Books

The Ten Best Florida Novels: Freaks, Pioneers, Retirees, Hurricanes

Page 5 of 5

Alas, Babylon by Pat Frank

South Florida is only one part of Florida. And venturing north of Palm Beach county can often feel like entering a post-apocalyptic science fiction novel. Not just any post-apocalyptic science fiction novel -- specifically Alas, Babylon. Yes, mediocre Hemingway is probably a bit better than Pat Frank at his best, as he is here, but To Have and Have Not blunders through a fantasy version of Key West whereas Alas, Babylon nukes central Florida in order to uncover the true peculiarities hidden beneath the postcard gloss of our state.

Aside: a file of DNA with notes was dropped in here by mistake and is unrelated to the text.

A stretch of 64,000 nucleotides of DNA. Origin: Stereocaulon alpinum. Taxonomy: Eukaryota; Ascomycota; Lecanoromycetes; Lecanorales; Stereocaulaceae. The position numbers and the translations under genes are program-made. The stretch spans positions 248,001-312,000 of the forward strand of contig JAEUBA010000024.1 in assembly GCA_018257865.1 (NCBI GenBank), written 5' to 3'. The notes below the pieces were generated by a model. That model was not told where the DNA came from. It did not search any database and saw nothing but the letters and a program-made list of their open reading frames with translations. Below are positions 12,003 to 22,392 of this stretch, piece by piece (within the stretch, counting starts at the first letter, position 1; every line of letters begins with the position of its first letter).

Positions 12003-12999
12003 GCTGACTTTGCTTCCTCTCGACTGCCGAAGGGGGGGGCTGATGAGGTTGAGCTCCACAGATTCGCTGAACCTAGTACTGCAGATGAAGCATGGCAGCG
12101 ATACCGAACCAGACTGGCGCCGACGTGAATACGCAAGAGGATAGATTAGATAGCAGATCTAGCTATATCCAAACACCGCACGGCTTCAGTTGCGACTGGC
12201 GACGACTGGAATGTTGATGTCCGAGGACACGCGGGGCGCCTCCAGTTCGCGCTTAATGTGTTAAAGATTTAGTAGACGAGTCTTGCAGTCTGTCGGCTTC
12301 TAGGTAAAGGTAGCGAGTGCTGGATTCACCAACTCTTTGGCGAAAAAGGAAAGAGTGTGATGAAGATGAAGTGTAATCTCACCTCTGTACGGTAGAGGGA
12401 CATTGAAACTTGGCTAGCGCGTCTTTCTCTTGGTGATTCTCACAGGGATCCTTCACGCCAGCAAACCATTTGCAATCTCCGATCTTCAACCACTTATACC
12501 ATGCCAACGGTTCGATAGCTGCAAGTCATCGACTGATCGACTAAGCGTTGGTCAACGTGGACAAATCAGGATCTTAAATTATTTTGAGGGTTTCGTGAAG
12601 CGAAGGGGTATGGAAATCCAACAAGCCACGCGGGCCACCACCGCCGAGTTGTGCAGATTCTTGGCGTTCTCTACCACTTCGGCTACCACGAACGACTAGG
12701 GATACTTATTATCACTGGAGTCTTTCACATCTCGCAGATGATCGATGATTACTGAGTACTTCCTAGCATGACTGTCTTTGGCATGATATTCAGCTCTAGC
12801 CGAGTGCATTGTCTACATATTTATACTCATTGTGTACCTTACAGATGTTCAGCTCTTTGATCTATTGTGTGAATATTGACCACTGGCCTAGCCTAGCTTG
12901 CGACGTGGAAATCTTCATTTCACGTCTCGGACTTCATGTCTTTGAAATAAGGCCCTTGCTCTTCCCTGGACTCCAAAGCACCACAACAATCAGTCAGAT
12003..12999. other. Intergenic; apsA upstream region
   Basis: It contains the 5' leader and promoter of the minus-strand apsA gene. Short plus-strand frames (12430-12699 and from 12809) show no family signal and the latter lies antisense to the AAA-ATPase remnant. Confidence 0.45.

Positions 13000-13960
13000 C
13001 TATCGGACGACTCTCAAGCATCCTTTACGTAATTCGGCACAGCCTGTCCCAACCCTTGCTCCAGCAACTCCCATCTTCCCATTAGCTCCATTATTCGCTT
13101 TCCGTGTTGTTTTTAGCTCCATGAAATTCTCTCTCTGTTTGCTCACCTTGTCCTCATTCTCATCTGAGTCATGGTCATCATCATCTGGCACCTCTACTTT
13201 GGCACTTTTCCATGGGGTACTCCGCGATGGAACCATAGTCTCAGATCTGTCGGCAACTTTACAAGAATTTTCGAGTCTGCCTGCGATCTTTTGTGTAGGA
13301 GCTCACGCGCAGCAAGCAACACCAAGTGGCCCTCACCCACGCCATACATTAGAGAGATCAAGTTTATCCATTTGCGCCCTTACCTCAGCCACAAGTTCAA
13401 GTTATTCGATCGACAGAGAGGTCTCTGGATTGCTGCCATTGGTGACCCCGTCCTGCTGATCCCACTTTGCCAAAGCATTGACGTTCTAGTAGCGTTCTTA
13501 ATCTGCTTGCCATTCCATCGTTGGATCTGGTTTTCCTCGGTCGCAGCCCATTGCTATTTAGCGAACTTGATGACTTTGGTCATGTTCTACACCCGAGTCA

The Barefoot Mailman by Theodore Pratt

No one is seriously going to weigh Theodore Pratt on the same scale as Ernest Hemingway. But Pratt's long-out-of-print story of the mail route connecting Palm Beach and Miami gives life to a forgotten bit of wild Florida history and the settlement of the state that made Hemingway's Key West at all possible. Plus, you get a glimpse of Lemon City back when Sweat Records were still just something chubby guys broke in the summer and Arcade Fire wasn't jetting down to play shows. Look, Hemingway is awesome, but he only set one book in Florida and it's kind of a mess. Read his other books first and read other Florida books before it, too. Here's one that works.

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B. Caplan